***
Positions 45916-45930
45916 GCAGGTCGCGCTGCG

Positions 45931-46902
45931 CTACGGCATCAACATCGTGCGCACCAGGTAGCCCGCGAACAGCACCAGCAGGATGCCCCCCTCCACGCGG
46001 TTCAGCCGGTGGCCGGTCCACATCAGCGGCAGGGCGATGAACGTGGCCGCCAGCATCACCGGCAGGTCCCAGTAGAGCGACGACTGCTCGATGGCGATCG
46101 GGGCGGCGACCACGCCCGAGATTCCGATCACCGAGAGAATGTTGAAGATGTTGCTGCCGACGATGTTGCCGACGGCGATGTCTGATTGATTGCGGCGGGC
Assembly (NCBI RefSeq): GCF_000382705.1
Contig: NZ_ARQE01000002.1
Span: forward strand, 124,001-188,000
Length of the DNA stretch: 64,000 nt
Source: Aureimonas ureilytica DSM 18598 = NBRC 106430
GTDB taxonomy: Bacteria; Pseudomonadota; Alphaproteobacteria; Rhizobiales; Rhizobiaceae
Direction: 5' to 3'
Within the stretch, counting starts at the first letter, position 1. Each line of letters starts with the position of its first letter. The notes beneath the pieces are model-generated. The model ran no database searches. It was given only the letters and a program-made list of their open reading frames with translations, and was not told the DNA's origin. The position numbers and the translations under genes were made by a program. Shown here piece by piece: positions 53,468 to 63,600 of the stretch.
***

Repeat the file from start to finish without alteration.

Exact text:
Positions 45916-45930
45916 GCAGGTCGCGCTGCG

Positions 45931-46902
45931 CTACGGCATCAACATCGTGCGCACCAGGTAGCCCGCGAACAGCACCAGCAGGATGCCCCCCTCCACGCGG
46001 TTCAGCCGGTGGCCGGTCCACATCAGCGGCAGGGCGATGAACGTGGCCGCCAGCATCACCGGCAGGTCCCAGTAGAGCGACGACTGCTCGATGGCGATCG
46101 GGGCGGCGACCACGCCCGAGATTCCGATCACCGAGAGAATGTTGAAGATGTTGCTGCCGACGATGTTGCCGACGGCGATGTCTGATTGATTGCGGCGGGC
Assembly (NCBI RefSeq): GCF_000382705.1
Contig: NZ_ARQE01000002.1
Span: forward strand, 124,001-188,000
Length of the DNA stretch: 64,000 nt
Source: Aureimonas ureilytica DSM 18598 = NBRC 106430
GTDB taxonomy: Bacteria; Pseudomonadota; Alphaproteobacteria; Rhizobiales; Rhizobiaceae
Direction: 5' to 3'
Within the stretch, counting starts at the first letter, position 1. Each line of letters starts with the position of its first letter. The notes beneath the pieces are model-generated. The model ran no database searches. It was given only the letters and a program-made list of their open reading frames with translations, and was not told the DNA's origin. The position numbers and the translations under genes were made by a program. Shown here piece by piece: positions 53,468 to 63,600 of the stretch.